Japanese rugby’s new League One is thinking big and aiming for the world

Scotland's Stuart McInally, center, celebrates after scoring a try during the Autumn International match between Scotland and Japan at BT Murrayfield Stadium in Edinburgh, Scotland on Saturday, November 20, 2021 (Malcolm Mackenzie / PA via AP)

Scotland’s Stuart McInally, center, celebrates after scoring a try during the Autumn International match between Scotland and Japan at BT Murrayfield Stadium in Edinburgh, Scotland on Saturday, November 20, 2021 (Malcolm Mackenzie / PA via AP)


Japan’s new professional rugby competition kicks off next month with the bold ambition of winning not only national but global audiences, attracting the world’s best players and expanding the sport’s presence in Asia.

Lotte Corporation President Genichi Tamatsuka, a former varsity rugby player who is now one of Japan’s most influential business leaders, has been appointed to lead Japan League One, which begins January 7 with a competition. between 24 teams in three divisions.

The league has financial backing from corporate heavyweights such as Nippon Telegraph and Telephone, Mitsubishi UFJ Financial Group, Daiwa Securities Group and HITO-Communications. Team Owners are a directory of the biggest companies in Japan: Panasonic, Toshiba, Kobe Steel, and Toyota among them.

Describing his vision for the new league, Tamatsuka said that “a whole different world is coming”.

But some countries with established competitions may be wary of Japan and a league which, without a salary cap, could prove to be irresistible to the best players in the world.

Tamatsuka said that League One was inspired by the home success of the Japanese national team in the 2019 Rugby World Cup. Japan became the first Asian country to host the quadrennial tournament and the first to reach the World Cup quarter-finals, beating Ireland and Scotland in the group stage.

The team’s success shattered the usual indifference of most Japanese sports fans to rugby and for the duration of the tournament the nation was captivated.

“All of Japan including kids, women, men, everyone was so excited for about six weeks. It was amazing, “said Tamatsuka.” We realized the potential of rugby. Maybe the spirit and values ​​of rugby which are integrity, maybe solidarity, respect and one for all, these things are pretty aligned with Japanese culture.

“So we thought it was really an opportunity to promote rugby as a sport higher and aim high.”

League One replaces the Japan Top League, which was already attracting some of the best players in the world, offering high salaries for a relatively short season compared to the British and European leagues. A total of 185 foreign players took part in the Top League in its last season, including 44 of the top eight nations in the world.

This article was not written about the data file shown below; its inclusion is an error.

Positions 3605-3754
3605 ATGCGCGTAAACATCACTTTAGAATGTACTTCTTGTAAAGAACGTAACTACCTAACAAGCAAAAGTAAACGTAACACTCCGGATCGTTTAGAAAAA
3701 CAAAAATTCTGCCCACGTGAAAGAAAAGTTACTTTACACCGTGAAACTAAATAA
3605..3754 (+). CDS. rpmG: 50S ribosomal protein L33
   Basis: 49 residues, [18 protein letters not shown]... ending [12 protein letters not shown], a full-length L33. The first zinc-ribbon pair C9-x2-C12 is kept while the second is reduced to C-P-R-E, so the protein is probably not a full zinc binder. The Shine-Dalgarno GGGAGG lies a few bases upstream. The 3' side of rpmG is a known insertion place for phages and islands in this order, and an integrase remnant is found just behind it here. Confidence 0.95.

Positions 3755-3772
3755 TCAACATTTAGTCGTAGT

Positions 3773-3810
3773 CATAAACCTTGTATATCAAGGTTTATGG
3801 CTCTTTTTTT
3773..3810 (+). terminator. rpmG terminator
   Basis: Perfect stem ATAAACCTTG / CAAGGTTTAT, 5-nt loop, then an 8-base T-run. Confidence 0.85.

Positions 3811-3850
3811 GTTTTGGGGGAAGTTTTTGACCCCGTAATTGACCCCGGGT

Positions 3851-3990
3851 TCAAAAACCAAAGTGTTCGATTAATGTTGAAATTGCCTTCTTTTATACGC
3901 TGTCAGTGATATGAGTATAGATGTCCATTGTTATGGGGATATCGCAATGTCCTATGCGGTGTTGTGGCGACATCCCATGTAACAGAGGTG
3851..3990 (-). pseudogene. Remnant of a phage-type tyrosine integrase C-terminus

League operations manager Hajimi Shoji doesn’t deny that the league will be ambitious in its efforts to attract non-Japanese players. A strict salary cap is not allowed by Japanese law, but some form of salary constraint is envisaged. At the same time, the league aims to be competitive in its quest for the world’s rugby stars.

“The competition to get good players in the global market is surely getting more and more difficult and I think the environment in which to play rugby and the compensation is very important to keep our attractiveness to non-Japanese players,” said Shoji. “Here the teams and the companies are making a big investment in creating a better environment and, in terms of compensation, I think the expansion of the rugby market itself is very important.”

Shoji said the competition organizers are working with partner companies on a “compensation value program” to improve the financial conditions of players.

“Beyond that, I think our salary level for non-Japanese players will be maintained or even improved,” he said. “We would like to keep our competitive edge to get non-Japanese players. “

League One’s ambitions are ultimately global. Cross-border matches, possibly with teams from the Southern Hemisphere, could take place as early as its second season and discussions have already taken place on a more global club competition. Japan had a franchise, the Sunwolves, in Super Rugby, but its involvement ended when the COVID-19 pandemic ended the competition last year and forced it to mainly condense into a league for teams. from New Zealand and Australia.

“We will have the national competition in the first year,” Tamatsuka said. “However, we are seriously looking to have the opportunity to have world-class competition.

“We have been talking to different clubs, different countries and we are looking for this opportunity to really increase the value of this new league. I think the discussion is going pretty well. We’re pretty positive.

In the beginning, League One focused on Asia and establishing rugby in a thriving market.

“I really feel the potential of Asia,” Tamatsuka said. “The biggest market in terms of GDP is already Asia and after 2030 60% of growth will come from Asia.

“So Asia is the kind of potential for future growth. We don’t have a big (existing) league like you have in the southern hemisphere or in France or England, so we have to become the symbol of the league in Asia.


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